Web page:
I can't get over how incredibly blessed we both feel right now. It's been such an abstract idea to us, this concept of owning a house. Even now. But it's not an idea anymore! God has taken our tiny budget and this big ol' city and placed us in a house that will become our home. And it's so much more than we imagined. Because that's how the Lord works, isn't it? He takes the deepest desires of our hearts, holds them up to the light, and says, "Oh, this is wonderful, you guys! This is fantastic! But just wait! I have something even better!" I picture Him going out into the world ahead of us, holding His finger to His chin, eyebrows furrowed in concentration, searching for just the right thing. And when He sees it, a deep, gentle laugh fills the air. Because He knows it's perfect in every way. 

God knew we wanted something a little older, with some character, in a revitalized neighborhood where people would know our names. He knew we wanted the nearness of the city with a bright green patch of grass and maybe a little garden, too. And what did He give us? 

Everything we asked for...and more.

He gave us the little old house with the lawn and the city within walking distance. But then He also said, "I think I'll add a cheerful red door to welcome them home. And another yard in the back. And maybe a white picket fence. And, oh! A fireplace! And a pecan tree, too."

He knows us so well. And He has blessed us beyond our wildest dreams.





Thank you so much for your prayers and encouragement during these last few months. Our realtor, our lender, our family, our friends...all of you have been crucial elements in this story. And we love you very, very much!

the north ga apple festival


Hi friends!

I hope you all had a wonderful weekend. Somehow, thanks to my lovely friends, I've been able to thoroughly enjoy this fall weather and everything that comes along with it, despite all the wonderful/crazy/busy things going on in my life at the moment.

On Sunday, Mary Beth, Lindsay, and I went up to Elijay to visit the North Georgia Apple Festival. It's become an annual tradition for Mary Beth and I for a couple of years and most of her mother's family lives up there. It's really a fantastic place, with all kinds of terribly yummy fried food and arts and crafts. Back in 2009, they even had camels. Yes, camels. And we got to ride them. It was totally insane. And fun, too. So even if I never get to Egypt like I planned, at least I'll never have to wonder what it's like to ride a camel. 














"I'm so glad I live in a world where there are Octobers."

Happy Friday folks!

The title is a quote from Anne of Green Gables. I've never actually read any of those books (for shame!), but I stumbled across that quote the other day and almost died. Literally. Died. It's just so perfect. I mean, can you imagine living in a world where there were no Octobers? Can you? No, I didn't think so.

And by looking at these pictures, you can pretty well understand I can't imagine it either.








one step at a time

[via my iPhone]
I've been wanting to post about everything I'm going through for a couple of days, but I just haven't had the energy or even the time. The next three weeks of my life are going to be hard, and the last couple of weeks have been hard, too. Not bad hard; just busy, demanding hard. 

I'm in grad school, and the class I'm currently taking, Global Perspectives in Biology (one of those random classes that's required for a liberal arts degree to make sure you're "well-rounded"), is probably the most difficult class I've ever taken, save Christianity in Europe at Georgia Southern (Hi Dr. Comerford!). Every week, I have an assignment due that not only requires a ton of reading (which is expected, of course) but a ton of writing as well. The scientific kind. Not the analysis kind or the interpretive kind at which I am well-versed (my undergrad is in Creative Writing, after all). I've received such low grades in this class so far over what, to me, seem like small errors (such as using the statement "Contrary to popular belief" on a paper, which resulted in my professor docking four points out of twenty because I hadn't cited sources to actually prove my statement was, in fact, contrary to popular belief) and it's been disheartening.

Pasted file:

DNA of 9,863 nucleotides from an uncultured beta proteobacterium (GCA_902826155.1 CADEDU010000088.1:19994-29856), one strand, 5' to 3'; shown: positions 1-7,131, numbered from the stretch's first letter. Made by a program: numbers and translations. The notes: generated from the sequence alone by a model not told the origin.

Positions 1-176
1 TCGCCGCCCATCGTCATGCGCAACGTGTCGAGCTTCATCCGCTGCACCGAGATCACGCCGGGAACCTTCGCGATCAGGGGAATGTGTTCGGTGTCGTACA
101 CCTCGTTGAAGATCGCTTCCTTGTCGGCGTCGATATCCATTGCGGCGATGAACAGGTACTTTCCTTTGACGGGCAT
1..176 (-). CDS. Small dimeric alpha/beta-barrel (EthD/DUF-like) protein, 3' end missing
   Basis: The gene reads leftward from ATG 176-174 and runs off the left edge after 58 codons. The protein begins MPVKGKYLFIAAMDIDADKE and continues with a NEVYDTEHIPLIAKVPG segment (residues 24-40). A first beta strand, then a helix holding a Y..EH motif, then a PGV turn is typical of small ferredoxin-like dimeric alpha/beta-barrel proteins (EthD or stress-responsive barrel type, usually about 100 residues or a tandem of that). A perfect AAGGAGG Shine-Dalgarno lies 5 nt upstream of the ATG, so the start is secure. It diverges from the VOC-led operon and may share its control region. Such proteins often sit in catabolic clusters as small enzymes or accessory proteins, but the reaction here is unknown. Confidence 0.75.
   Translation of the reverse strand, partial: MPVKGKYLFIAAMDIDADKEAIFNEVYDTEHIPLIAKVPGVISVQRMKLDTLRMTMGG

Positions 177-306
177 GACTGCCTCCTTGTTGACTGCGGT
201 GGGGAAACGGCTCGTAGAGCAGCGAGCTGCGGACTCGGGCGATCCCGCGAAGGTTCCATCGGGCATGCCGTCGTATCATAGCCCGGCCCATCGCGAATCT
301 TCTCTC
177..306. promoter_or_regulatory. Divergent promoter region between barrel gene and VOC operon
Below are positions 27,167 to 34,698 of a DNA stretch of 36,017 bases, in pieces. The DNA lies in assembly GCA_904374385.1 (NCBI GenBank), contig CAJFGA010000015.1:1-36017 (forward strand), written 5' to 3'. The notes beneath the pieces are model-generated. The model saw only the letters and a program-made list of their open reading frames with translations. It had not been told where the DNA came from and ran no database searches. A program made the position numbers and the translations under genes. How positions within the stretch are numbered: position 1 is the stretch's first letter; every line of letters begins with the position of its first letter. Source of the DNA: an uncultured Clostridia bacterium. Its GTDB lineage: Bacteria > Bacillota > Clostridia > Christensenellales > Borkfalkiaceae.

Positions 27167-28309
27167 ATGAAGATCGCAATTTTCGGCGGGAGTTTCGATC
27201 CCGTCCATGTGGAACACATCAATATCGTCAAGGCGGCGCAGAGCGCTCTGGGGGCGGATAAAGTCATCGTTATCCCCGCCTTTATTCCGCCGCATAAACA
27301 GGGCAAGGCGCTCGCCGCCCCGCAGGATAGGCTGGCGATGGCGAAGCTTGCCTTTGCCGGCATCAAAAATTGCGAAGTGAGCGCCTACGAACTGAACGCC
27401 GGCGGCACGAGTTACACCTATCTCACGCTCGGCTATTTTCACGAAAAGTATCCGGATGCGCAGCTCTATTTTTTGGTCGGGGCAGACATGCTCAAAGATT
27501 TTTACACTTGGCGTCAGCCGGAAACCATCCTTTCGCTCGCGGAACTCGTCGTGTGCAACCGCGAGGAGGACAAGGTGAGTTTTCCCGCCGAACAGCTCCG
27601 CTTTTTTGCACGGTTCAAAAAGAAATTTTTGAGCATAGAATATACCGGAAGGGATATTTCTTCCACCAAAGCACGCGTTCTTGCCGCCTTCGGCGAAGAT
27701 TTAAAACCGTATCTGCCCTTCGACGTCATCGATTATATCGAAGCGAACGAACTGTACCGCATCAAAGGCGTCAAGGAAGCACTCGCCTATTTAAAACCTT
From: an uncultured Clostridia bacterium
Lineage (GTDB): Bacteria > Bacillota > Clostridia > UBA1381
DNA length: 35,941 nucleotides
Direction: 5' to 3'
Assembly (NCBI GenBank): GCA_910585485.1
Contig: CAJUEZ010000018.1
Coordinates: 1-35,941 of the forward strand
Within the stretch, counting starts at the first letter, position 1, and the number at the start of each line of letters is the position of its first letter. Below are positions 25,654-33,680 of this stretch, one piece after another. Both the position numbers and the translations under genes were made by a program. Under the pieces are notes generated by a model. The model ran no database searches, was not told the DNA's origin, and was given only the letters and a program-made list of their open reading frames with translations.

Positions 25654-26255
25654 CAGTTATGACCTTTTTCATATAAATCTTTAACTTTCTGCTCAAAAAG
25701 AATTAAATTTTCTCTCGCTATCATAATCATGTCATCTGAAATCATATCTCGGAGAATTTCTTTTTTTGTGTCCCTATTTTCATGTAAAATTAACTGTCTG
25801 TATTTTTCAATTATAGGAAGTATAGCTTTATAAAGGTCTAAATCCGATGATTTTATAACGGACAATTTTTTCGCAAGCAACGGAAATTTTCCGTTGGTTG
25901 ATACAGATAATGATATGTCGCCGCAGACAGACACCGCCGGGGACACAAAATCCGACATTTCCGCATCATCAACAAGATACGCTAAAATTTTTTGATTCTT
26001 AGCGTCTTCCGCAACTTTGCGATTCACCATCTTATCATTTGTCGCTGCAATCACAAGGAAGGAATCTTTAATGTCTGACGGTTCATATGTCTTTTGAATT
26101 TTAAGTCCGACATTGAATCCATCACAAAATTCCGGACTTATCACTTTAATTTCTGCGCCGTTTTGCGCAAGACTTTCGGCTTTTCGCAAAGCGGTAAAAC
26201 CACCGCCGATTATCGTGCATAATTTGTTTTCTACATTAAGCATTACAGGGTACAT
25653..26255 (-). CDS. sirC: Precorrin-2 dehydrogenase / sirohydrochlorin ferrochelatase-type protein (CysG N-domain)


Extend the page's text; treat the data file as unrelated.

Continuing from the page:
On November 7th, I have a 12-page scientific research paper due on the Black Death where I have to discuss things like epidemiology, transmission, infection, and the history of the various types of plagues that could have caused this terrible event. It's been insanely interesting, but it's also required a mountain of research a month in advance which I've had to schedule around the following:

  • A full edit of my completed novel in preparation for the Atlanta Writer's Conference on November 2
  • Working and perfecting my book pitch (so nervous about that!)
  • Weekly class assignments and readings
  • Bible study twice a week (of which both my husband and I are leaders) and the logistics of making sure everyone knows where to go/what to read/what the hell we're doing
  • Volunteering at the church
  • A full-time job
  • And, last but most definitely not least, closing on our house no later than next weekend (which means at some point during all of this we will need to both pack and move)
Do I sound like I'm complaining? I never want to sound that way. But dammit if I didn't almost have a nervous breakdown yesterday at work. I had been sitting at my desk for hours, trying NOT to think about everything that has to be done between now and the end of the first week of November, and there was this dull, throbbing ache in my chest. And a gurgling in my stomach. And then I was short of breath, which is never a good sign. I am usually very good at handling stress. I am good at scheduling what needs to be done in order to keep everything manageable and I try very hard to keep the people who need to hear from me/have questions/want to meet up/matter updated about what I can do and when. But sometimes enough is enough. So I went home a few hours early to try and get my head on straight. 

You see, I've already done the best I can. I've stripped myself of extra social activities and plans for this month because I knew it was going to be tough. I knew it would require a ton of work. But it's the stress and fear of unmet expectations that ails me. It's also the sudden jolt of fear at the memory of my best friend, a female cop, being hospitalized yesterday after an arrest. She is so brave and her courage is raw and authentic, and sometimes I want to be just like her. I want to face the tough challenges that are bigger than the silliness of making a good grade or just getting through a few weeks, but I know she would tell me that my struggles matter, too. That they're just a different kind of struggle. And she would be right.